You’ve probably noticed that I sometimes discuss movies in this column to make a larger point about PCB design. Yes, I confess that I enjoy a bucket of popcorn and a couple of hours wasted in the local cinema just as much as the next guy. One of the movies that I have enjoyed the most over the past several years is the first “Iron Man” from 2008. Lately, the whole Marvel cinematic universe has gotten wild, with gods, monsters and space aliens.
This isn’t a bad thing but they have gotten away from the purity of engineering that made the first Iron Man movie so good. Let’s face it; the lead character, Tony Stark, is the engineer’s engineer. In that first movie, he designed the Iron Man suits right in front of us on the big screen, and he used some awesome-looking design tools in his lab. That got me to wondering: What would our world of design be like if we had some of that magic?
I think everyone would agree that advances in system resources, improvements in data specifications, and more automation would be welcome enhancements. But I’m trying to get past the obvious incremental advances that we normally see in the next feature release of our favorite CAD tool du jour. Instead, I’m looking for those improvements that we can only imagine or dream about today. So, if we’re going to dream, then let’s dream big. Just how would you spec out the design system of tomorrow?
It would seem to me that the most obvious improvements would be in the user interface. A common complaint that I hear from designers is being constrained by having to use a mouse. One user even suggested that instead of a mouse that they would like to see the application follow their eye movements instead. Would that be helpful to you, being able to use your eyes to control the place and route of your design instead of mousing around? I’m not so sure. But if eye-controlled movements were implemented, then there would have to be other enhancements as well to complement it.
Voice recognized commands would be a very helpful enhancement to have. In that first “Iron Man” movie, Tony Stark gave commands with his voice, and his design system could understand and respond to that input. Imagine if you were designing your board and the routing followed your eye movements, and you could tell the system through voice commands when to drill a via, what size via to use, and what layer to end up on. Or if that is too much, imagine if you could at least use your voice to input strings of text for a drawing or a schematic. Since our smartphones can already do this, why shouldn’t our layout tools be able to do it as well?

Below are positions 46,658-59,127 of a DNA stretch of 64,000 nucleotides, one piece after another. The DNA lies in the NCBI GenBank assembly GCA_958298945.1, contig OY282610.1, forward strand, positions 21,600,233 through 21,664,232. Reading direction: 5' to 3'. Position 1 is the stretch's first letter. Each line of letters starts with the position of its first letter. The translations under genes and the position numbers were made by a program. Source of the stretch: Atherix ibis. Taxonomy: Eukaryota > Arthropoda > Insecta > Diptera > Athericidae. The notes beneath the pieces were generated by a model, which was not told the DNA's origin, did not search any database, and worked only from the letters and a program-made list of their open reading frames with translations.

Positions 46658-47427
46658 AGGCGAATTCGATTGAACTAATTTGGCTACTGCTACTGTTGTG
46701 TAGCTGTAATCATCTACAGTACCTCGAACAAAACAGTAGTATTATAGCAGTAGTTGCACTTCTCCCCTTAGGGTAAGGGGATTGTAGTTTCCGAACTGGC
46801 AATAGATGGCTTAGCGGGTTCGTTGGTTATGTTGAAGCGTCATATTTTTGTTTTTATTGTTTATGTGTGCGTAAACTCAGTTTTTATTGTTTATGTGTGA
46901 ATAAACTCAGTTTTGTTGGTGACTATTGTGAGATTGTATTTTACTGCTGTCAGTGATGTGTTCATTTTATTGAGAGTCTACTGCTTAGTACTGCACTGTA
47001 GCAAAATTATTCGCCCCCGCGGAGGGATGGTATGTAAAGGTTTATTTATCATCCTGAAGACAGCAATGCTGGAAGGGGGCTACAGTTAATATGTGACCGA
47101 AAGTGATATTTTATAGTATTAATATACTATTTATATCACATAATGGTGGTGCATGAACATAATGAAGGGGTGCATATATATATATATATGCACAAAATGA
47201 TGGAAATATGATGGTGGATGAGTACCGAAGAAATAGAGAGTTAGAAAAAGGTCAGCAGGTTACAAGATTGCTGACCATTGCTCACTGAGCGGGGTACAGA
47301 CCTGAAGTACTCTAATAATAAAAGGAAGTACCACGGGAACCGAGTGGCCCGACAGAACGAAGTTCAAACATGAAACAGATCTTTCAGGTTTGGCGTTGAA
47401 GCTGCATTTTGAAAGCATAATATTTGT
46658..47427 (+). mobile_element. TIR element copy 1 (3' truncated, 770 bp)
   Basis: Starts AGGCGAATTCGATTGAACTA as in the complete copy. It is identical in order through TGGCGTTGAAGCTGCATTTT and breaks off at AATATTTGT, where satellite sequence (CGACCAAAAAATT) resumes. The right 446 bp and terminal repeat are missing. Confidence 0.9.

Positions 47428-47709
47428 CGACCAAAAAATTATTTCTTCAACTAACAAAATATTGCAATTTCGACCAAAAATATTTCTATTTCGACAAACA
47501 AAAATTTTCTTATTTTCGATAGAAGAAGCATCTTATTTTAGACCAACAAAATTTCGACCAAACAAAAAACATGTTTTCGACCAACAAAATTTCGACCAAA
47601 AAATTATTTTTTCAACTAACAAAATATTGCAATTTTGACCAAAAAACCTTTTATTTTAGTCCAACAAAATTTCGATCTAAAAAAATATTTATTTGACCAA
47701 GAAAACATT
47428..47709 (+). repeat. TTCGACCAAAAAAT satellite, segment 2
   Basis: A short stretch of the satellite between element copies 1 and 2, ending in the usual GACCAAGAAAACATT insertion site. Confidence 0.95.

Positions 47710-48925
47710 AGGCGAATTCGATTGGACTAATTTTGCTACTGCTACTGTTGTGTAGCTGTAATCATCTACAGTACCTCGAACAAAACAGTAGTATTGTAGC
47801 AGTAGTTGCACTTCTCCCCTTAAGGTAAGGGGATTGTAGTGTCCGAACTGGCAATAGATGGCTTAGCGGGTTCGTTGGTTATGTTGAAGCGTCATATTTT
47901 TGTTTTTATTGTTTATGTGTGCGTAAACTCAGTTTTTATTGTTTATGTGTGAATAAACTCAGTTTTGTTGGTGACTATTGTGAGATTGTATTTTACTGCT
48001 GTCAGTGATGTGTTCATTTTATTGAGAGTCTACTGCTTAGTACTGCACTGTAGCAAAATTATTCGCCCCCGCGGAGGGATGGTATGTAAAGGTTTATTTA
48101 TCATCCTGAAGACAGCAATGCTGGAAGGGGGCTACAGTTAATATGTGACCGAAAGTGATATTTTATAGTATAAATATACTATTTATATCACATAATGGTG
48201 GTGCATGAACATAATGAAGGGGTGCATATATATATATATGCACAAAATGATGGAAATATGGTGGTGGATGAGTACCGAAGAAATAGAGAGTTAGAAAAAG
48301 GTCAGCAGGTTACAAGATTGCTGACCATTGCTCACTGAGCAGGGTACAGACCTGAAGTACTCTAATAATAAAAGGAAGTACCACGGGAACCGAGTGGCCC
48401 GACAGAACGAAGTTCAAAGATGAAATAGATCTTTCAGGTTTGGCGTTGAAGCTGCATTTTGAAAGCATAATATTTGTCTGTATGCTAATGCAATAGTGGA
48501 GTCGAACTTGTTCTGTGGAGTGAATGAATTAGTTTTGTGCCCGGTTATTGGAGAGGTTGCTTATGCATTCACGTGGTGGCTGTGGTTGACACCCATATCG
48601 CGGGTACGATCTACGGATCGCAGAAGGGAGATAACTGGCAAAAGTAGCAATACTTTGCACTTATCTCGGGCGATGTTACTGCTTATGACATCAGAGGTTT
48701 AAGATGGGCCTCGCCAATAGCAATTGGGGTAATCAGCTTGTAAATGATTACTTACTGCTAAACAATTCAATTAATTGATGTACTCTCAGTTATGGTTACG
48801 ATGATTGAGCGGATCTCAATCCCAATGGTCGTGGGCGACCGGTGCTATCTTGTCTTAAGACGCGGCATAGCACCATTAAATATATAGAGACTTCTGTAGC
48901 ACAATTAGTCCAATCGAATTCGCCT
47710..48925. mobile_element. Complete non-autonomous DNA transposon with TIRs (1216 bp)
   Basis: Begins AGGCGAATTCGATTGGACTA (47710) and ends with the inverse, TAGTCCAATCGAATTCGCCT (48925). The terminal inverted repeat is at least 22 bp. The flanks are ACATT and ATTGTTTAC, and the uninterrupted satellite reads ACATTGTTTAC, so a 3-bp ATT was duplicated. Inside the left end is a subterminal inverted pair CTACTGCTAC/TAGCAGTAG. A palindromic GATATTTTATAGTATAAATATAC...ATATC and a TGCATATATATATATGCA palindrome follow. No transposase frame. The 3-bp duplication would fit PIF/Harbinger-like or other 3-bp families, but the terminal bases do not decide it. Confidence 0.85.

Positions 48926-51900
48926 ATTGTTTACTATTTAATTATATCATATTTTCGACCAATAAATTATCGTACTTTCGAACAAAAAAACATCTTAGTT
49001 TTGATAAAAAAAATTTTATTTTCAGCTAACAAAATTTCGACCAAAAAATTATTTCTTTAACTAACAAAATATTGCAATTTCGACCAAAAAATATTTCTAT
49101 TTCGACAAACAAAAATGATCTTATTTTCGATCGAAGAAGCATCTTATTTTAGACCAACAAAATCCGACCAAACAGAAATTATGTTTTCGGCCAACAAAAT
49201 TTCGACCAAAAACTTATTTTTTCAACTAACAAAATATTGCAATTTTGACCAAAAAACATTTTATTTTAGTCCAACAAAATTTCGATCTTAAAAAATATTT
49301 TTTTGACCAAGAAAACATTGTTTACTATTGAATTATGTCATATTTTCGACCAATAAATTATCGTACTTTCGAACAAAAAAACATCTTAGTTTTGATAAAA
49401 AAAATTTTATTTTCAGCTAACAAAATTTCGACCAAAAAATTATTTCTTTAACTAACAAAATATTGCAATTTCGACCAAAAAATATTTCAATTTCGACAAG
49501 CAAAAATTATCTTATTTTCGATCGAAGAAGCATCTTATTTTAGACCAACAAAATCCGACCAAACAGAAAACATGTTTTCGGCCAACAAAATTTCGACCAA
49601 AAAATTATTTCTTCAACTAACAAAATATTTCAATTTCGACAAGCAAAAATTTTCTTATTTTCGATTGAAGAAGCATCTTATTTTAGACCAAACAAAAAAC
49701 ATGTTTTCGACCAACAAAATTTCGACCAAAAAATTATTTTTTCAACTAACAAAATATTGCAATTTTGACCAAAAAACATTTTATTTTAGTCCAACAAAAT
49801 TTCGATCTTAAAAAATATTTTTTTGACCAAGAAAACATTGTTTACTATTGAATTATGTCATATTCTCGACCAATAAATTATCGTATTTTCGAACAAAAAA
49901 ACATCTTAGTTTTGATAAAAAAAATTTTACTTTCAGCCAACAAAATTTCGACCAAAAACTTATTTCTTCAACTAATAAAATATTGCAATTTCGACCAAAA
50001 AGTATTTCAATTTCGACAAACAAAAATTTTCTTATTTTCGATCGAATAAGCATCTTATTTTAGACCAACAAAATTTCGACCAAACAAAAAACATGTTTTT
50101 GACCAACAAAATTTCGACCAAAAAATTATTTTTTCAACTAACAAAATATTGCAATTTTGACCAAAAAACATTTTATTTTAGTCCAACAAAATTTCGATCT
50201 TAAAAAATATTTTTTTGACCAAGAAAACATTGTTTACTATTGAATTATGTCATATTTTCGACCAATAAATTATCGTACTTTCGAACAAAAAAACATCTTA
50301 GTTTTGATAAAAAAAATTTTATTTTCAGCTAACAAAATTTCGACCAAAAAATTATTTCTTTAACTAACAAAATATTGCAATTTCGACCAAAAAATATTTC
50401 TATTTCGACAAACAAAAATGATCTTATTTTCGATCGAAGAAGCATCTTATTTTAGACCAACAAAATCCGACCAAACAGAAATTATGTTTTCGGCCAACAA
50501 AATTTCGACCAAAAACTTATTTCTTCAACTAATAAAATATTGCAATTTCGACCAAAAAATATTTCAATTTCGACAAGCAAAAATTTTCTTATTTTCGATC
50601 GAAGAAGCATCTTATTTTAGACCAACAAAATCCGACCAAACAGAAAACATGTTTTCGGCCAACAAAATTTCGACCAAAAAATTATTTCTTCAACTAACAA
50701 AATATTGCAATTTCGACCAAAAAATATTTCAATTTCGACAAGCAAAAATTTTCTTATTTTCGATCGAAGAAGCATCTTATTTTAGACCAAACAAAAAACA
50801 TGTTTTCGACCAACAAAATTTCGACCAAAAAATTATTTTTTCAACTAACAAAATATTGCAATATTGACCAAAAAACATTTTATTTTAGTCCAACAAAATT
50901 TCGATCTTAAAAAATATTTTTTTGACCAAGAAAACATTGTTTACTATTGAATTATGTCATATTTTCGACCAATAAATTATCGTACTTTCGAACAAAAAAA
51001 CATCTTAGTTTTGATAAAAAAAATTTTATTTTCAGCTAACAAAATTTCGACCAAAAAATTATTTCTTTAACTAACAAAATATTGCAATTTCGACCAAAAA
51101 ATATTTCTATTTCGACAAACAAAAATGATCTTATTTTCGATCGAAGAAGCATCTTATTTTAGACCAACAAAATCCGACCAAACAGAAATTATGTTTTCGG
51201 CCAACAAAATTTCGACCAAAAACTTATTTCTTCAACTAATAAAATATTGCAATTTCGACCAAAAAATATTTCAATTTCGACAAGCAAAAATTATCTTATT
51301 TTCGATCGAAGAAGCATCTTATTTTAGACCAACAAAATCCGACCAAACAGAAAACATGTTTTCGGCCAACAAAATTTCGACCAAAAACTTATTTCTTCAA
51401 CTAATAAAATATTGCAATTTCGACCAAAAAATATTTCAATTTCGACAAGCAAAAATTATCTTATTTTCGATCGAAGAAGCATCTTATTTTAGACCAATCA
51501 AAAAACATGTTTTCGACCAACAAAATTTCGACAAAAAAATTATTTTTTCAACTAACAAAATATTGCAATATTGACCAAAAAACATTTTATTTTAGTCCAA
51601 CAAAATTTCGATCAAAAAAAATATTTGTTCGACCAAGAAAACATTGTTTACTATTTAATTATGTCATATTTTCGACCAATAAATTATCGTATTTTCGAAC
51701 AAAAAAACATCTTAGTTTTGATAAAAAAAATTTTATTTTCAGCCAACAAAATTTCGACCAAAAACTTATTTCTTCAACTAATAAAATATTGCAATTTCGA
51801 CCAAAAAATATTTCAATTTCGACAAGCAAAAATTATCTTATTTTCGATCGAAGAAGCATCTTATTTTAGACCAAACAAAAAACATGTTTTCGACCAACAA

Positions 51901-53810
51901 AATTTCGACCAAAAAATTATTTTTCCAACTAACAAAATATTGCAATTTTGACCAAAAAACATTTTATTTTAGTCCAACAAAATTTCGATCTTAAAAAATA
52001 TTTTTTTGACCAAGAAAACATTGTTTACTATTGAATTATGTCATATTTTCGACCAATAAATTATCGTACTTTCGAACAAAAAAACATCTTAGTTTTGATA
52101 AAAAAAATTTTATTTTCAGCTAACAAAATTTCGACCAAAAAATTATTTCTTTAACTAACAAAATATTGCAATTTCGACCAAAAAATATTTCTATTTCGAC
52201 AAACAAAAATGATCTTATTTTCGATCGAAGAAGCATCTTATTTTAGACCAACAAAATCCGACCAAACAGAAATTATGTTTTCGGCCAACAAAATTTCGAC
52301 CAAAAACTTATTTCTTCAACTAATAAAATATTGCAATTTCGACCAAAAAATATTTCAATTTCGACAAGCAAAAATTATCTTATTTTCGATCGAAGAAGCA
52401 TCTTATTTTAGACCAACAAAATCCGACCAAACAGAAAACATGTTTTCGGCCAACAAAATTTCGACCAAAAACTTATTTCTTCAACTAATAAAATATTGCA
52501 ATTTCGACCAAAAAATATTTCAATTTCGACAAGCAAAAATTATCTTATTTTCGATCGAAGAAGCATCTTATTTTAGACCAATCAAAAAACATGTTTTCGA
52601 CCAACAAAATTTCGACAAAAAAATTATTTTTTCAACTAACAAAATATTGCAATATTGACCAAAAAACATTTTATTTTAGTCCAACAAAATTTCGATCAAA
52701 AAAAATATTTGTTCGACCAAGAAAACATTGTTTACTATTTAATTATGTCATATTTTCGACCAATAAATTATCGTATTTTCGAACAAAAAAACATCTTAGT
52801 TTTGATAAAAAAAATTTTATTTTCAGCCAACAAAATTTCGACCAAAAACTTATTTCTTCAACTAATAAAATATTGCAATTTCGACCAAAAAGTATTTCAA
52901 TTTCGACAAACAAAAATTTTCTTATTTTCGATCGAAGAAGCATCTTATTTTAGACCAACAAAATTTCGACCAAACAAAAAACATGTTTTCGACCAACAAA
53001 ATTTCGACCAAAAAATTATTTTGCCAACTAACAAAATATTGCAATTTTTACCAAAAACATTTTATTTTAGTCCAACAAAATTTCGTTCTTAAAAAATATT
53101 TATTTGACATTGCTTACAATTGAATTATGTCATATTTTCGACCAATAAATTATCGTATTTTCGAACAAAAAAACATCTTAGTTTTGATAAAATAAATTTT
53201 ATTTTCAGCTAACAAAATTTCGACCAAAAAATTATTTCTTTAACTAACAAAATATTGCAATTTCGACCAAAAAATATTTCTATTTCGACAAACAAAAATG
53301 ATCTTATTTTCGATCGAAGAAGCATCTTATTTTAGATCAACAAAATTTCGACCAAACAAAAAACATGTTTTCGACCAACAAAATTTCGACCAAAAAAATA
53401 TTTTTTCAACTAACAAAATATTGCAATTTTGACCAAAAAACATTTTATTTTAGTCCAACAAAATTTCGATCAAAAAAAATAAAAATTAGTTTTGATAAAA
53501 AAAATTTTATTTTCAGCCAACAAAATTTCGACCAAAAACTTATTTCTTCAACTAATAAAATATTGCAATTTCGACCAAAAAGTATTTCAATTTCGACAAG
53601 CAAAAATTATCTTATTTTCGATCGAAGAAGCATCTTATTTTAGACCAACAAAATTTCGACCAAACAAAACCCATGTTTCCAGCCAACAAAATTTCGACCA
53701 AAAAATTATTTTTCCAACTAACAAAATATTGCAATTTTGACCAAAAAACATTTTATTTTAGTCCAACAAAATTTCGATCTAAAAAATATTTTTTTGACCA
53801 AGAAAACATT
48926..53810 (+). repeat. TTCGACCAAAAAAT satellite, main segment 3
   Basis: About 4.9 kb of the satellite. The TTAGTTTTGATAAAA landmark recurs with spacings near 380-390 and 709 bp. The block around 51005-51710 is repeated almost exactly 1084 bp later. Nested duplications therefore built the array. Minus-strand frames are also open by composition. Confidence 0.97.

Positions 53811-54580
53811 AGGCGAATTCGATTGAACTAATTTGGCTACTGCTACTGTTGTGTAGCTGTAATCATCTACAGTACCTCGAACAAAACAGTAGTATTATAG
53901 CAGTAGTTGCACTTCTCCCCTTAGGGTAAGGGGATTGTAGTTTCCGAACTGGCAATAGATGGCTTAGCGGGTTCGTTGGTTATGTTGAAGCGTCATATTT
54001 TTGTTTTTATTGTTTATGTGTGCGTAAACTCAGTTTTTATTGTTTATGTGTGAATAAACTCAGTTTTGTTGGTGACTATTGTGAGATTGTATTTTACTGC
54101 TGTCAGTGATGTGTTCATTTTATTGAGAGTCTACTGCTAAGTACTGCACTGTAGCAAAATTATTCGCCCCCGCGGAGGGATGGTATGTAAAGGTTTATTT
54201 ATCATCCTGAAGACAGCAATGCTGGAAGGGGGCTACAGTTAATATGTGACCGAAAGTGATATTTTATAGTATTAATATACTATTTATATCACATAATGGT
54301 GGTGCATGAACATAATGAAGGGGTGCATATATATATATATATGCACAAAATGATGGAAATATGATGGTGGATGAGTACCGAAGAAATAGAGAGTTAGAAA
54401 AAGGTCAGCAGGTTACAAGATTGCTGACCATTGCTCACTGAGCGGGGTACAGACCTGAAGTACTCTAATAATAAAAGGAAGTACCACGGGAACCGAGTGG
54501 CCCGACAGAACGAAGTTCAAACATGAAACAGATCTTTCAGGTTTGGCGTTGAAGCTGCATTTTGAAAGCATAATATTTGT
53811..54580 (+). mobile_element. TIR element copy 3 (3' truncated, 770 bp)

Of course, you would probably always want the ability to input information directly with your hands somehow, and in that movie you see a virtual keyboard in use quite often. Since the need for direct system-level communication with our CAD tools will likely never go away, a keyboard seems like a logical way to do this. But what if we had a virtual keyboard instead of the mechanical keyboard that most of us are accustomed to now? That could be very helpful; the keyboard could change its input buttons depending on the needs of the design (language, symbols, tool commands), and change the contour of the physical keyboard to provide the best ergonomic interface for the user.
Beyond that, just imagine if you could interact with your design as a hologram floating in front of you the way Tony Stark did in the movie. Wouldn’t it be amazing if you could pick a section on your holographic design with your hands and expand it to the point where you could peer into it, spin it around, and manipulate it as you desired? Want to push a trace down to a different layer? Just give it a nudge in the right direction and the holographic display changes it to the next layer. Don’t like the way a certain area fill looks? Then just grab it with your fingers and pull it out and throw it into the virtual garbage can. Want to split off a portion of circuitry to put into a reuse block for use in another design? Then grab it and pull it over to the side and tell your system to save that portion under a new file name.
To read this entire column, which appeared in the February 2017 issue of The PCB Design Magazine, click here.